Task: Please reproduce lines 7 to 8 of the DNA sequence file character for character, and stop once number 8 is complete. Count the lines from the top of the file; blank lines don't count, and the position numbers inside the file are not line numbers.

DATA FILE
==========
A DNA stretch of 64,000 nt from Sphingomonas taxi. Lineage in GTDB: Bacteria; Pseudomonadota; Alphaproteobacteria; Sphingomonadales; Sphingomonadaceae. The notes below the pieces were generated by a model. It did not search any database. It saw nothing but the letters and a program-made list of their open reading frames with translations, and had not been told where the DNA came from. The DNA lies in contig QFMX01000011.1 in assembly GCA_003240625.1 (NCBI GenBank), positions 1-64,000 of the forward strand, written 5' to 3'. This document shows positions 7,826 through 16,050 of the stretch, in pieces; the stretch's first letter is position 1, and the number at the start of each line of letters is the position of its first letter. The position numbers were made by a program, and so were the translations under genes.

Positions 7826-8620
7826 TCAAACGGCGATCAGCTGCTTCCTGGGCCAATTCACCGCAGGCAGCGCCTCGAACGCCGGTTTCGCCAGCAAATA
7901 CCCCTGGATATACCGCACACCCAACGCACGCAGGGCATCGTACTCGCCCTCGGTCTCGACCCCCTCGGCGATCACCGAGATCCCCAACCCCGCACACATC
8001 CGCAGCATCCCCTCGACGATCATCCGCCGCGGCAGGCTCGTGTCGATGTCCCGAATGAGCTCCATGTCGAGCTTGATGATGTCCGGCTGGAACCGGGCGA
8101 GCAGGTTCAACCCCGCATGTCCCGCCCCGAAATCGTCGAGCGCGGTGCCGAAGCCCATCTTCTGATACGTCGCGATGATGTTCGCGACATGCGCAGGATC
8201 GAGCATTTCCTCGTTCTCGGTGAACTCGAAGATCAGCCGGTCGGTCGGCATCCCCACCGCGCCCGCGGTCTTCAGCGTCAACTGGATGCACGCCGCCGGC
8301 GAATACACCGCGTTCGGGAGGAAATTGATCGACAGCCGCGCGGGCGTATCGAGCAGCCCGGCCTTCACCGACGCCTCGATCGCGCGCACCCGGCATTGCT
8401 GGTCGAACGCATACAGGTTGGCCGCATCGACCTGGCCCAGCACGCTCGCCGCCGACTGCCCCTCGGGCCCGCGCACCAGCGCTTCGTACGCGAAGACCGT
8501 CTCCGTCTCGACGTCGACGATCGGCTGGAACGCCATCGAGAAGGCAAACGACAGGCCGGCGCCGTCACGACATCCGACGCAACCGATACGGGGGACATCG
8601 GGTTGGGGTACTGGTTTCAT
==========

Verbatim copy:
8201 GAGCATTTCCTCGTTCTCGGTGAACTCGAAGATCAGCCGGTCGGTCGGCATCCCCACCGCGCCCGCGGTCTTCAGCGTCAACTGGATGCACGCCGCCGGC
8301 GAATACACCGCGTTCGGGAGGAAATTGATCGACAGCCGCGCGGGCGTATCGAGCAGCCCGGCCTTCACCGACGCCTCGATCGCGCGCACCCGGCATTGCT